Aquatic Development Group water park advertisement. The proposed water park and private beach club on Randall's Island would have taken away 12 ballfields and 26 acres of public parkland.
By Jennifer Rivera
The conviction of former NY State Senate Majority Leader Joe Bruno of two felony-fraud charges, has thrown, for now, a much-needed spotlight on the price of doing business in New York State. This criminal culture — with its lack of accountability and transparency — has resulted in the misuse of our public parkland for commercial and political gain.
For 14 years, Mr. Bruno was one of Albany's "three men in-a-room," presiding over a government routinely described as the most dysfunctional in the country. His conviction resulted from consulting deals with former associate Jared Abbruzzese, who testified under immunity.
According to the New York Times, the jury was "troubled by evidence concerning Mr. Bruno’s relationship with Jared E. Abbruzzese, an Albany-area entrepreneur who sought the Senate leader’s help for an array of ventures, from a nanotechnology company seeking state money to telecommunications firms seeking investment capital."
Mr. Abbruzzese became an investor in Aquatic Development Group (ADG) after rescuing it from bankruptcy in the mid-1990s. Soon afterward ADG was awarded the biggest job in its history, a sole-source, no-bid contract from the administration of New York City mayor Rudolph Giuliani to develop a private beach club and water-park on Randall's Island.
The water park proposal was widely criticized for taking 26 acres of public parkland from two of the most impoverished neighborhoods in the country, the South Bronx and East Harlem. A water park plan was hatched by the Randall's Island Sports Foundation (RISF), which in 2001 signed a funding scheme agreement with the city that enabled the public/private partnership to divert concession funds generated on the island to itself, funds that would normally go into the city's general fund.
The agreement between the city and ADG provided the company with a 35-year lease on the park property, according to the New York Times. Aquatic Development guaranteed the city a base payment of $1 million annually, and that payment could climb as high as $3 million or $4 million a year, depending on attendance figures. The money would supposedly be used to improve other parkland on Randall's Island.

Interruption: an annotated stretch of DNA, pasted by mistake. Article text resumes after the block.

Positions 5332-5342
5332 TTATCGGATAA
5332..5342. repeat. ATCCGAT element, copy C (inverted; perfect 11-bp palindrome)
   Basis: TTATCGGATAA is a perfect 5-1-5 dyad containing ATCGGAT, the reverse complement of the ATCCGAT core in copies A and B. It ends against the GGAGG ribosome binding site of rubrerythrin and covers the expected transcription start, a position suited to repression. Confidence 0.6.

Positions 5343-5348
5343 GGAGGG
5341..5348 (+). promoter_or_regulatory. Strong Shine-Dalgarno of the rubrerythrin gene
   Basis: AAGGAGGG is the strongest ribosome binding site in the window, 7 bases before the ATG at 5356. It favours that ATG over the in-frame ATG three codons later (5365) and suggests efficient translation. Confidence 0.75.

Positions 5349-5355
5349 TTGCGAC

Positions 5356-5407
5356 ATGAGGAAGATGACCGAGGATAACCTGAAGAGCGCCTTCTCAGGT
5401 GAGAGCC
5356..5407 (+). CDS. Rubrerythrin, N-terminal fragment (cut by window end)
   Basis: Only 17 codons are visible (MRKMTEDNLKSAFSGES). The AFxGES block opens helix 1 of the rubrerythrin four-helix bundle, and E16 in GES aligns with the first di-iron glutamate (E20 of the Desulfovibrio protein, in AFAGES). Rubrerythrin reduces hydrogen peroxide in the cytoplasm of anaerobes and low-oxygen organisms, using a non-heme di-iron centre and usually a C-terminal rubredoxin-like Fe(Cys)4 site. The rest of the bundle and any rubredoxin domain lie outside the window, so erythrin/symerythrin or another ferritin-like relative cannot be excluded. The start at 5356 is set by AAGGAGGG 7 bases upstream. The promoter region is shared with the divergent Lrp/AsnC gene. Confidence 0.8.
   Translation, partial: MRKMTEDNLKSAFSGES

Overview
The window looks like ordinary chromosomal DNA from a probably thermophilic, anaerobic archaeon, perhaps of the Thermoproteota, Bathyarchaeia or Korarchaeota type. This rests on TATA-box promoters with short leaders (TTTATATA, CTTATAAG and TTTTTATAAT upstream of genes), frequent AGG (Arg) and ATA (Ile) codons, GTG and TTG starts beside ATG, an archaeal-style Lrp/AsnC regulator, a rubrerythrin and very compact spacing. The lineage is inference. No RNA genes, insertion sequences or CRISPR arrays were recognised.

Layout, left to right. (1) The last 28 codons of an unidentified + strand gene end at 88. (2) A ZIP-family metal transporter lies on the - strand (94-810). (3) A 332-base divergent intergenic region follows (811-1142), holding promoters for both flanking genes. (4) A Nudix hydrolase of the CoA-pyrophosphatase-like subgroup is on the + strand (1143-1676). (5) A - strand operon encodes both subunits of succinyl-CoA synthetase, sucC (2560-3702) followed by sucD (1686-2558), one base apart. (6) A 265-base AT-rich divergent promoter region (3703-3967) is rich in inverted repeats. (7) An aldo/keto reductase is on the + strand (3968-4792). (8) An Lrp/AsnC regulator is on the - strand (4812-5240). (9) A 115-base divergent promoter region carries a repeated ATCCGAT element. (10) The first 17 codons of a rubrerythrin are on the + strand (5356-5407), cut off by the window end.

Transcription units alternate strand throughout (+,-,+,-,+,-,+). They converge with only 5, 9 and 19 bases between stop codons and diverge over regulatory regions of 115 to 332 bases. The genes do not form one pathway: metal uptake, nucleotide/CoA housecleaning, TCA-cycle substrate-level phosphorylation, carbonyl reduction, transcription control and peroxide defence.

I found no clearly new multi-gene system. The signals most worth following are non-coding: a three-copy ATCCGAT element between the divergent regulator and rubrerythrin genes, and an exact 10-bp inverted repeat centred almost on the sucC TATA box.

The city had originally sought bids in 1999 for a relatively small 12-acre, $40 million water park that would operate during summer only — less than half the size and one-quarter the cost of the current plan. Under the Bloomberg administration the plan ballooned to $215 million and would have swallowed up 26 acres of public parkland. (Until his mayoral run, Bloomberg was a RISF board member. He is also a long-time contributor.)
Park advocates were concerned about the city's leasing of public land to a private company to subsidize the rest of the island's parkland, which they said had been inadequately cared for by the city. They were also critical that the city could allow this private, commercial attraction to go forward without the state alienating the parkland first. But the city's Parks Department claimed the plan served a “park use” and “no alienation is required,” spokesman Warner Johnston told Metro New York. “This contract is terminable at will by us.” (A lawsuit was being prepared to challenge it.)
The ability to revoke this park concession "at will" had been OK'd by state courts as a way to avoid alienating parkland. But Geoffrey Croft, president of the non-profit NYC Park Advocates, saw a terrible precedent in the offing. "This deal is based solely on the city refusing to allocate proper resources to maintain the park," Croft told the New York Times. "Selling off public parkland to make up for these appalling shortfalls is certainly not the answer."
In 1999 and 2000 — around the time ADC was being chosen for the water park — Abbruzzese and members of his family contributed $6,000 to Giuliani's aborted U.S. Senate campaign and $30,000 to the state Republican Party. Since 2000, Abbruzzese, his family and ADG President Herb Ellis have reportedly contributed more than $100,000 to various campaign committees, including Friends of Giuliani and Solutions America, entities controlled by the former Mayor.
Abbruzzese, already a major contributor to state and national Republican leaders, lobbied the Giuliani administration to choose ADG, the parent group of Aquatic Leisure LLC, for the aquatic park back in 1999, former Parks Commissioner Henry Stern said, according to the Daily News.
In 1999 Henry Stern was head of the Parks Department when the controversial proposal for Randall's Island was first floated. Two years later, ADG was chosen without going through a formal bid process, land-use reviews or state alienation approval. Stern recently said he had doubts that such a facility could succeed financially. "But Jerry Abbruzzese and his friends in Albany had a plan and it sounded good," Stern recalled.
Community groups repeatedly called on elected officials as well as Stern and his successor, Parks Commissioner Adrian Benepe, to terminate the land grab and no-bid contract. Harry Bubbins, who opposed the city’s plan to turn parkland over to developers, has led bike tours, nature walks and canoe trips to Randall's Island for more than 10 years. He started a letter-writing campaign to public officials.
"How much more damaging information do we have to piece together before they sink this no bid deal that would take away 26 acres of park land for the public?" Harry Bubbins, a local resident and passionate protector of parks and the environment, told Metro in 2006.